There isn’t a bitcoin user out there that wouldn’t want to see widespread adoption of bitcoin as a functional currency. Bitcoin ATMs are an example of this in action.
Bitcoin, the most popular of all cryptocurrencies, can be found in little pockets all over the world. While the use case scenarios of the digital currency are plentiful, the actual use of it- outside of it being a profitable asset for trading- seem to be much less so. Despite the fact the coin is more widely accepted by retailers and charities alike nowadays, and wallet access is as simple as downloading an app, there are still holes in its accessibility.
In the same way that nascent exchange platforms like Bitvavo help new users navigate the crypto sphere and in turn promote its usability and widespread adoption, bitcoin ATMs hope to achieve the same. In the last few years, thousands of bitcoin ATMs have been added to the worldwide roster, hoping to provide interested parties with a simple and convenient way to access their funds. Helping bitcoin to behave more like the currency it was built to be.
What is a Bitcoin ATM?
Riding on pretty much exactly the same concept of traditional ATMs, bitcoin ATMs allow bitcoin users to withdraw fiat, bitcoins, or altcoins from their simple servers. Users can also use bitcoin ATMs to move around their bitcoin funds by buying or selling. This can often encourage a fee of up to 10% however, so the convenience could prove cost-prohibitive for some users.
The kiosks generally accept any number of currencies like cash, tokens and cryptocurrencies, and even debit cards. Making it incredibly simple to transact most kinds of finances as you need to. There are over 8,000 bitcoin ATMs in existence throughout the world with the US and Australia boasting the most machines. So if you can’t get to your exchange platform, you may be in luck, as a bitcoin ATM could be just around the corner.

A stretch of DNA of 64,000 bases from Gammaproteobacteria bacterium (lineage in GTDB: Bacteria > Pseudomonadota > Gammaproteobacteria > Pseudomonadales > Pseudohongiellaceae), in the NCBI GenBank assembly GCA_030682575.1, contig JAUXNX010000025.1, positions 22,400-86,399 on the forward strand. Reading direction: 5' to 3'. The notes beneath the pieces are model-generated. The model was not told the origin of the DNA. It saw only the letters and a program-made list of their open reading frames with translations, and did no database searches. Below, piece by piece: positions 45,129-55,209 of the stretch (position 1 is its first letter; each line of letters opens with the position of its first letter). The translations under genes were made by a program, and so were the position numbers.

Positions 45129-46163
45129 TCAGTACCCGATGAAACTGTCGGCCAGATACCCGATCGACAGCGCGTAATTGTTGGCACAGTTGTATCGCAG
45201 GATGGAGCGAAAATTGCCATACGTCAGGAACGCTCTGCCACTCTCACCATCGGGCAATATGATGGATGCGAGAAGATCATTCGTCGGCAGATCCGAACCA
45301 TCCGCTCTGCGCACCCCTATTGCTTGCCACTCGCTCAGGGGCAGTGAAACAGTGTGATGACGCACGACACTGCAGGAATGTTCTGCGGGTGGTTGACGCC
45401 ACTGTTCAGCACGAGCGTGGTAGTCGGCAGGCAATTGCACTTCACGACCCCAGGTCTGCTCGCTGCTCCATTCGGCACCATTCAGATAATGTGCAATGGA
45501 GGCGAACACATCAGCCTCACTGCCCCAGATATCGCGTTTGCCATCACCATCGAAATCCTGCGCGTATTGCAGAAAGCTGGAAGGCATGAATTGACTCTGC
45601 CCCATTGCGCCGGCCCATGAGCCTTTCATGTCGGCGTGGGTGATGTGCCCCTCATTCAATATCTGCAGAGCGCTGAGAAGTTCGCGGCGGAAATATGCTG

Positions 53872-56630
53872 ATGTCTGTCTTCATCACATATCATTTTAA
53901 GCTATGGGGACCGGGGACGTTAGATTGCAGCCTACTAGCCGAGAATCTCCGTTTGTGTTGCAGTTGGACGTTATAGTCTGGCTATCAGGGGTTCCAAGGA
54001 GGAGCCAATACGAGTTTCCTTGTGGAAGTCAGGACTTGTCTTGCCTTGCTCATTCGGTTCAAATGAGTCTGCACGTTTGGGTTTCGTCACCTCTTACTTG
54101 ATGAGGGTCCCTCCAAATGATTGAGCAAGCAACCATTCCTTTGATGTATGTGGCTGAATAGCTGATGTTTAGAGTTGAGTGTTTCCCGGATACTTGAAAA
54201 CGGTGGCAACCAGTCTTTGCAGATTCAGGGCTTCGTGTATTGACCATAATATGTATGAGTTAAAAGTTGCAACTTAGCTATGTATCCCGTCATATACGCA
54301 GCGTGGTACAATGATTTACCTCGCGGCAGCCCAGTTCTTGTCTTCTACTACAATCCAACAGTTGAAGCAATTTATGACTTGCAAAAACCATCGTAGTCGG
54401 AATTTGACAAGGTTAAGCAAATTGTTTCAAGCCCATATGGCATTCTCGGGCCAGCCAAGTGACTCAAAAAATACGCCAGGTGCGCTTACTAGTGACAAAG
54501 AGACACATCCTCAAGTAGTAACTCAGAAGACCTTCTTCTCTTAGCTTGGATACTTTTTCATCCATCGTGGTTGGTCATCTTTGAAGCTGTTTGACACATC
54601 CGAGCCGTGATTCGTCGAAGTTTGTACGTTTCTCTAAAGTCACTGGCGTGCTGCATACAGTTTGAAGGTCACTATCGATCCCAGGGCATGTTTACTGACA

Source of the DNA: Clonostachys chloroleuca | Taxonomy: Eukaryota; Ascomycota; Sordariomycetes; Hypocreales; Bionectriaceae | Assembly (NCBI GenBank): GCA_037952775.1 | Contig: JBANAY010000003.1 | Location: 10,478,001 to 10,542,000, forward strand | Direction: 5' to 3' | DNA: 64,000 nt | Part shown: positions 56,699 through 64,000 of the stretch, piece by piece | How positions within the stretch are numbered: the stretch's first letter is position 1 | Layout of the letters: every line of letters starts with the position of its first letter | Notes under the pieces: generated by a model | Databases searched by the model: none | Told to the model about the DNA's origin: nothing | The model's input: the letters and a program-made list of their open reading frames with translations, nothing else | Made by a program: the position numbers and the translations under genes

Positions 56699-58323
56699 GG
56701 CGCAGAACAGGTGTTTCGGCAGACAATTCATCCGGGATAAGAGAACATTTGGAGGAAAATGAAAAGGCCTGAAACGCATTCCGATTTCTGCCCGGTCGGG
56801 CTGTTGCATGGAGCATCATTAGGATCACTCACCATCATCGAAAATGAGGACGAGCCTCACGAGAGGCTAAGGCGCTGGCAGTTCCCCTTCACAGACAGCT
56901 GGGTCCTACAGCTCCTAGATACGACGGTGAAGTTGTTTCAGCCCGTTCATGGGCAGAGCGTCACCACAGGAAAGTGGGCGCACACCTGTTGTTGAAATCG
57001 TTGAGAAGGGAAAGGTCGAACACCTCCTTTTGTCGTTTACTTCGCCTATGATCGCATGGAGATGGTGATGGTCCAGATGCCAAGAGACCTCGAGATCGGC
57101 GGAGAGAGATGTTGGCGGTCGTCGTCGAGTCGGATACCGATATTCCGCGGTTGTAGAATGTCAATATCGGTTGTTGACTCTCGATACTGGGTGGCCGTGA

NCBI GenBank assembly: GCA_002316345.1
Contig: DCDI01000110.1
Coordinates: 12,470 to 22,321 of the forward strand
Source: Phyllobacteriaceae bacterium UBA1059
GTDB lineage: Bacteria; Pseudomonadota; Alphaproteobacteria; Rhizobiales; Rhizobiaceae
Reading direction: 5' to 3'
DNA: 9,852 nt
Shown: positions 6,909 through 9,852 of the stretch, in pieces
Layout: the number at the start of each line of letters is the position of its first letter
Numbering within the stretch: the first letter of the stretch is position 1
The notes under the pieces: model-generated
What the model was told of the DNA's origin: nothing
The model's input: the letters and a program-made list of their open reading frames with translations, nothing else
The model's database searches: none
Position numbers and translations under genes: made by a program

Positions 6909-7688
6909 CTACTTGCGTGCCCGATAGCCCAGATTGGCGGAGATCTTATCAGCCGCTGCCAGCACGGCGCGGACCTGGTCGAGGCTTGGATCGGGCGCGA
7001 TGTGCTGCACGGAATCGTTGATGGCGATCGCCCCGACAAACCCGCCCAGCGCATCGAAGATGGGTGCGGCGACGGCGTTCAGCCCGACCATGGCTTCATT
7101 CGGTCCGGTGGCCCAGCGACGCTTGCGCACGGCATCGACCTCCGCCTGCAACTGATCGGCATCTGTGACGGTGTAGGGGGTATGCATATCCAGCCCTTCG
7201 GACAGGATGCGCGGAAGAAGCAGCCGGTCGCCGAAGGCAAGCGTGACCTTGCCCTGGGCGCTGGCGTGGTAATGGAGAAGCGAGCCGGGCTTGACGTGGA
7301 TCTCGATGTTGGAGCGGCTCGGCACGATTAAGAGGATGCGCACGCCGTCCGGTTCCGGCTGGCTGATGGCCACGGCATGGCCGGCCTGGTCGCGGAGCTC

How Do They Work?
Bitcoin ATMs aren’t just for withdrawal, in fact, users can even purchase bitcoin and altcoins through the machines. Maybe the biggest motivating factor behind Bitcoin ATM use is the fact that users can control their stores anonymously. Which is a big motivating factor for many. However, not all machines provide this service and some may require identifying documents if users are trying to secure larger transactions.
Finding the machine nearest you is relatively easy, as there are a number of location-based websites and applications that help locate a conveniently placed kiosk. Depending on the type of bitcoin ATM that is closest will dictate what types of transactions users can perform, or how they would go about using the machine. Many use QR codes associated with the user’s bitcoin or altcoin wallet to deliver to or pull funds from.
More recently, bitcoin has come out with “bitcoin debit cards” cards that work similarly to banking credit cards and can be used at retailers at ATMs that accept bitcoin transactions. While they do exist, and if you have one- you should absolutely be using it, the truth is these cards are much rarer than you’d expect. So not as many retailers and ATMs are programmed to accept them as we would like to see.
Why Use a Bitcoin ATM?
While many people may look at the transaction fees that go along with using the kiosks and wonder why anyone would use them- when exchanges are often quick, easily accessible, and have lower fees. Perhaps the most enticing thing that draws users toward using bitcoin ATMs is the anonymity that is allowed for transactions.
As bitcoin users are more and more often subject to KYC protocols on large exchanges. These protocols have even extended to peer-to-peer trading platforms to a degree, as more of these platforms look to comply with local and national financial laws. It can be difficult for users with a staunch moral objection to KYC to find an outlet that allows them to tap into bitcoin’s pseudo-anonymity. Which is one of the base ethics of the cryptocurrency.
As the ATMs rarely require personal information and connect to public servers via the internet, it becomes simple for proponents of privacy coins to get their tokens without giving their names.